I was sceptical of Git at first but the more I used it the more I realised it's power which is why most projects have migrated to it.

Paul: Most of the patches apply without a problem, but I am going through each one individually to make sure there are no problems as we don't want to mess this up. Commit 7944 (https://sourceforge.net/p/web-erp/code/7944) is the hardest so far as you can see it is very large, and there are several corrupt files in it. On some of the commits with corrupt files I have manually created the diff, but on others such as 7944 it is just too hard, so it is probably best to complete this exercise, then run a diff between this repository and your expected one, analyse the differences, and then do any remaining commits.
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02-27-2018, 10:15 PM,
#28
RE: Sourceforge subversion problem
Ok, I have finished this, and the completed repository is at https://github.com/timschofield/webERP-svn

I need people to check that this code is as expected, should be fairly easy to run a diff between the 2. I know that some small changes that were in the corrupt commits are not in there, but they should be minimal and easily corrected.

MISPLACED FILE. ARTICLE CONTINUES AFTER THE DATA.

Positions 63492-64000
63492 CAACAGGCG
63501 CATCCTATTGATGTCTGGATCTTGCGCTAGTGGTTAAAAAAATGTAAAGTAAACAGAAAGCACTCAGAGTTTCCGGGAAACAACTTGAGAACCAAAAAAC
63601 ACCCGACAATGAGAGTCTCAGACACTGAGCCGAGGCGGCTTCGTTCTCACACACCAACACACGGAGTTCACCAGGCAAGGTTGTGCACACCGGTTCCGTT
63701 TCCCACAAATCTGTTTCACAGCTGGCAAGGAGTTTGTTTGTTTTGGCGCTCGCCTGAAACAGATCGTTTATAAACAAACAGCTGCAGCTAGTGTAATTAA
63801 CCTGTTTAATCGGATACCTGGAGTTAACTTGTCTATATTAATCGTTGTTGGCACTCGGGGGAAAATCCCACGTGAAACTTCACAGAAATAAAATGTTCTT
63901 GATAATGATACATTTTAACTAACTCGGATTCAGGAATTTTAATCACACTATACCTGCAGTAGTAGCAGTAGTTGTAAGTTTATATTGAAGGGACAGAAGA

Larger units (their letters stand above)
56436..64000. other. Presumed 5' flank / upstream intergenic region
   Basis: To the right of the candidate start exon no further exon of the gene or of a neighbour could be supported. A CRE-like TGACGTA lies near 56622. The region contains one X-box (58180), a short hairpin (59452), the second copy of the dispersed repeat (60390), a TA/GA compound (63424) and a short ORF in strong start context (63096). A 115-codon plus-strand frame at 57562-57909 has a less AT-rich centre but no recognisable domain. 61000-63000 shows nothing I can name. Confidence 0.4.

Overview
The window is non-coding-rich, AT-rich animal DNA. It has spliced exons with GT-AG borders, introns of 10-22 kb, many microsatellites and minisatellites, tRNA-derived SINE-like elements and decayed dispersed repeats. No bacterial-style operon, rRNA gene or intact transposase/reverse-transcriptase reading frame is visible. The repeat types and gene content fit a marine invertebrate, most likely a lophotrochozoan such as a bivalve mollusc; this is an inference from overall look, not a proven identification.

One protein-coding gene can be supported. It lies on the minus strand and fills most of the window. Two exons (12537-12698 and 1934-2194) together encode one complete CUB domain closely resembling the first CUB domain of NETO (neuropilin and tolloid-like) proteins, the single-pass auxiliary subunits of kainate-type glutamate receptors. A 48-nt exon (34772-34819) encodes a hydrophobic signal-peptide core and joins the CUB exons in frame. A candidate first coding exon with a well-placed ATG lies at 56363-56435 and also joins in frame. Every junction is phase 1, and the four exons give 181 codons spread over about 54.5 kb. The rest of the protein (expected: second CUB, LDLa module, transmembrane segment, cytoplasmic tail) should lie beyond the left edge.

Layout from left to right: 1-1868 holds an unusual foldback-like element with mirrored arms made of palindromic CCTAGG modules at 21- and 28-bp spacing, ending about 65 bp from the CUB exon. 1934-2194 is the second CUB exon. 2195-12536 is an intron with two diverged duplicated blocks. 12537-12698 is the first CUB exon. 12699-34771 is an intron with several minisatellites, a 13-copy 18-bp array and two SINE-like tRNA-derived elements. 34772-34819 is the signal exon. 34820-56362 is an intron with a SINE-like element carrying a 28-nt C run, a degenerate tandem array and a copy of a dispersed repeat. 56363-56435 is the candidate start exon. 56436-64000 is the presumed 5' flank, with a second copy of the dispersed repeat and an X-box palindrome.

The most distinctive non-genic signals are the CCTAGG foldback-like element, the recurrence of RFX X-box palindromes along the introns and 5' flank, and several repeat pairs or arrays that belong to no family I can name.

I am attaching an archive of all the patches I have applied after commit 7925 so that there is a historical record so that when Phil accuses me of trying to sabotage his project there is evidence of what I have done.


.gz   patches.tar.gz (Size: 85.83 KB / Downloads: 1)

We need as many eyes on this as we can so that we are happy we have a correct starting point.

Thanks
Tim
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02-28-2018, 12:35 AM,
#29
RE: Sourceforge subversion problem
(02-27-2018, 07:25 PM)falkoner Wrote: There are multiple possible work flows that you can have, one such is the work flow used by the PHP project that migrated from subversion to git a while back. You can find details online, but basically they use https://github.com/php/php-src as their release repository, at the time of writing there are 4661 forks, each of which will issue pull requests to this repository, but they can of course pull code between them

Hi Tim,

I just checked out the PHP GitHub account.
It appears they have a branch for each version being developed, and merge the 'version' branches back into the master branch just before/after publishing releases.
I guess this results in the master branch always containing the current release.
Would you endorse this approach?

For the other Git novices like me, here's a useful article about Git branches and forks:
https://blog.scottlowe.org/2015/01/27/us...-workflow/

Andy.
https://www.linkedin.com/in/andrewcouling
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02-28-2018, 01:09 AM,
#30
RE: Sourceforge subversion problem
Hi Andy, there are many different Git work flows I mentioned the PHP one just as an example.

Anybody who has ever done a branch/merge in subversion will be absolutely amazed at how well Git does it. It turns a nightmare into a pleasure Smile Really there needs to be a discussion on what is wanted from the move to Git.

Tim.